A default on your credit cards occurs when you fail to pay the minimum amount due for several months. In most cases, a default notice will be sent after six months of missed payments. Contrary to what many of us think, it takes more than missing a couple of payments.
How does credit card default happen?
Before your account goes into default, your credit card account will become delinquent. That happens if you have not made a payment for 30 days. If your card remains delinquent for six months, without even making minimum payments, then your credit card will go into default.
When you start to get delinquent on payments, you’ll be contacted by your lender to check what your situation is and how you plan to repay your balance. If your card issuer isn’t satisfied with your response, your account will be closed and the no-payment report will be sent to credit bureaus.
Leading up to a default, your late payments will also be reported to the credit bureaus. Whenever you fail to make payments on time, your credit score will be negatively affected.
Even if you try to build credit soon after a default, many lenders may not approve you for a new credit card or loan. They’ll want to see all your outstanding balances paid off or resolved as well as a fresh history of making on-time payments. Lenders are worried you’ll default on any new credit obligations, until you can prove otherwise.
How long does a credit card default stay on your credit report?
Getting a default status is bad both now and for years to come. It can affect your credit report for up to six years from the date of default. Even if the debt is paid, the evidence of default will still remain on your credit report for as long as six years.
With a default on your credit history, you can get blocked from getting a mortgage or a car loan and even from renting an apartment. Even if your finances are otherwise in good shape, a default can still prevent you from securing credit or a loan.
What are the consequences of credit card default?
A default is bad for any cardholder. It can affect various aspects of your financial situation, such as:
1. Account sent to collections
Credit card issuers can either close your account and transfer the debt to a collection agency, who may sue you. When this happens, you will no longer deal with the credit card company and instead deal with the collection agency. This can be very annoying, as you might have to deal with a barrage of calls from the collection agency and potentially face a lien on your paycheck.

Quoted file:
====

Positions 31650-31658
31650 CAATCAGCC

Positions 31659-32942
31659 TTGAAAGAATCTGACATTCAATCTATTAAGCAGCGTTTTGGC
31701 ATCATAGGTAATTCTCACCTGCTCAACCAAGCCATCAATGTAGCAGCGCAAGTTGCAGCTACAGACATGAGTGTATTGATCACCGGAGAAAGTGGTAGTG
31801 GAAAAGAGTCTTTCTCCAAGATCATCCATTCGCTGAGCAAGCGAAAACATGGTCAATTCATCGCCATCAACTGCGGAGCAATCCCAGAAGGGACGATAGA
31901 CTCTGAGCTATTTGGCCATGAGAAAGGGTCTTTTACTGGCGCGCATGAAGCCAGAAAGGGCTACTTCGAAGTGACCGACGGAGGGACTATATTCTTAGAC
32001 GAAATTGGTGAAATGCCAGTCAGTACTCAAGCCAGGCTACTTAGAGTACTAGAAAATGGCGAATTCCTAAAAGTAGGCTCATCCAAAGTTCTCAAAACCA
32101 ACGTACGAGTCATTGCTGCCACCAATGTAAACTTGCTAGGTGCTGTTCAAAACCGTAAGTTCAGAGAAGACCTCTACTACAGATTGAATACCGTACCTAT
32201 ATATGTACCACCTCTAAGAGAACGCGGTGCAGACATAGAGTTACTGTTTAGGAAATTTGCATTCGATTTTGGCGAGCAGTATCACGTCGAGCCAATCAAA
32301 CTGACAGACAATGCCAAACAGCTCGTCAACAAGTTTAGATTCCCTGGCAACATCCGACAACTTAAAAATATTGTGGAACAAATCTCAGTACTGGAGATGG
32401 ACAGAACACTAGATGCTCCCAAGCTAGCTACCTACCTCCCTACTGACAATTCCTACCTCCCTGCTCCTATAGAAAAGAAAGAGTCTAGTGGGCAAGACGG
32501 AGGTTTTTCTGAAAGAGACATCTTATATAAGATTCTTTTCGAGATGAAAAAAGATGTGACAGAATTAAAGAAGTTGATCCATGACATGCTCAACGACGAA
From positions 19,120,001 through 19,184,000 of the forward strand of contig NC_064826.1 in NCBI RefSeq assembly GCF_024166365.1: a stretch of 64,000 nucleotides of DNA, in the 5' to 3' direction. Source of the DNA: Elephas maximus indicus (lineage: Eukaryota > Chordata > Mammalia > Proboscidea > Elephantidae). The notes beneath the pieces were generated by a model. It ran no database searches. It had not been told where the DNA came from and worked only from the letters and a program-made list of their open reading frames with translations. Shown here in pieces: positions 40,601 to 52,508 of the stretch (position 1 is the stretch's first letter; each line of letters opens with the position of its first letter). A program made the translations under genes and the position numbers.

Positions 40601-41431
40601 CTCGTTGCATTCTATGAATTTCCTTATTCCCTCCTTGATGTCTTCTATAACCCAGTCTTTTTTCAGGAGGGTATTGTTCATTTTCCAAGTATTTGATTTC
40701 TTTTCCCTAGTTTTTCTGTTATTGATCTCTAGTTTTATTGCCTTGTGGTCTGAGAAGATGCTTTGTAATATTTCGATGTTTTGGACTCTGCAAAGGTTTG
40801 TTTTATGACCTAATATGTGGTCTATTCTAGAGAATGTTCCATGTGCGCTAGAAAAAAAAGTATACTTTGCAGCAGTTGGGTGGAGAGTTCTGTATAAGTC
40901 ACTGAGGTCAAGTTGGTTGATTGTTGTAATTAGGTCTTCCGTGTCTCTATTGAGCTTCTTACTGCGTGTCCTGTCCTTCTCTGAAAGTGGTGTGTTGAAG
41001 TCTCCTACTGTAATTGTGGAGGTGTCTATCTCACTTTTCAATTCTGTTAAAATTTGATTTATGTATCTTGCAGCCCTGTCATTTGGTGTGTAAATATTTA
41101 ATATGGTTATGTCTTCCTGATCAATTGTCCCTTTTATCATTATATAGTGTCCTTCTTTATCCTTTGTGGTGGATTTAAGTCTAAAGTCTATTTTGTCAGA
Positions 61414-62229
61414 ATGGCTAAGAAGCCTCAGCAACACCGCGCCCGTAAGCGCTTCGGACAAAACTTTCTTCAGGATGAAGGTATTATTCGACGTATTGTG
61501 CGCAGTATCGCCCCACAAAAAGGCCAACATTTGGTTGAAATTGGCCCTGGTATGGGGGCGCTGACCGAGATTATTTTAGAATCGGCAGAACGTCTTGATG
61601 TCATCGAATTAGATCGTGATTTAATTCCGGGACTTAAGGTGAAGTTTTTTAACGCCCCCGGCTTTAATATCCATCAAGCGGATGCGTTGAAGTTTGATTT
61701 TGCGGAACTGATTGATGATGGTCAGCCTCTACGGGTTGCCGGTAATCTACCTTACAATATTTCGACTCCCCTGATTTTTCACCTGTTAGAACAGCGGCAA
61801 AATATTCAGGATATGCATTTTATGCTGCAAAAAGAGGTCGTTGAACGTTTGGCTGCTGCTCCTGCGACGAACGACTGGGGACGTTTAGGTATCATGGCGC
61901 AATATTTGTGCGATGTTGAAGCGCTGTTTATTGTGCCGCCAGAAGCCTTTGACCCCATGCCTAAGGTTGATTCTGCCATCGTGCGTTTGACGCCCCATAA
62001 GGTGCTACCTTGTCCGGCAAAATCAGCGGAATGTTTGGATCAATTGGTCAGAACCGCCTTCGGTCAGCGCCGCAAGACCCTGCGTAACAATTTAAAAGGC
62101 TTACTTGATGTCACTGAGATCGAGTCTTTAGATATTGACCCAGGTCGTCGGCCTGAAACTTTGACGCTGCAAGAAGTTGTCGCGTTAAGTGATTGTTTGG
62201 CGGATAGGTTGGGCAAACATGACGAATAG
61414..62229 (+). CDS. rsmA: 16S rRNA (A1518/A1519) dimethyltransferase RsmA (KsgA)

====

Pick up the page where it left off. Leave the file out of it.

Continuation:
2. Legal action
Some creditors are more aggressive. They may file for a local court judgment against you if they’re seeking an immediate resolution, which can lead to a paycheck lien, requiring your employer to send a portion of your income directly to your creditors.
3. Decrease on your credit score
A late payment is the biggest factor on your credit report. A failure to make timely payments for six months can lead to a drop on your credit score by hundreds of points, which can take up to years to recover.
4. Increase in interest rates
If you’re 60 days past due on a payment, your interest rate will probably go up drastically. Since you’re missing payments and continuing to carry a balance, your interest payments will only accrue too, making it all the more harder for you to repay the debts.
5. Decrease in credit limit
Defaulting on a credit card makes you look especially risky to creditors. They may lower their own risk by limiting the amount of credit to which you have access to. If you default on a credit card, you may see the credit limit decrease on your other cards. Lower credit limits invite more complications too, like increasing your credit utilization rate, which can impact your credit score.
How do I overcome a credit card default?
The best way to avoid a credit card default is to make payments on time or before the due date. But if the debt has already gone to collections, try negotiating a pay-for-delete agreement. You’ll pay off the debt with the collections agency in exchange for erasing the account from their reports. But it still requires you to have enough funds to pay off the outstanding debt.
If you need other options, consider these:
1. Settling the debts
Some creditors are open to negotiating a lower payment. However, most won’t be swayed by an offer that is less than 40% of the debt. A common settlement range is between 50% and 70% of your unpaid debt.
2. File for bankruptcy
If a settlement is still too high, you might want to file for bankruptcy. However, keep in mind that a bankruptcy clings to your credit score for a period between 7 to 10 years.
3. Do nothing
You can always choose to ignore the account. But creditors can still pursue it – and sue you – as long as the statute of limitations is still in effect.
Getting into a financial mess is never a good thing, even if it can’t be helped. But have a clear understanding of the impact of late payments. Lastly, if you’re struggling with your credit card bills, talking to your creditor early can help you avoid getting a default notice.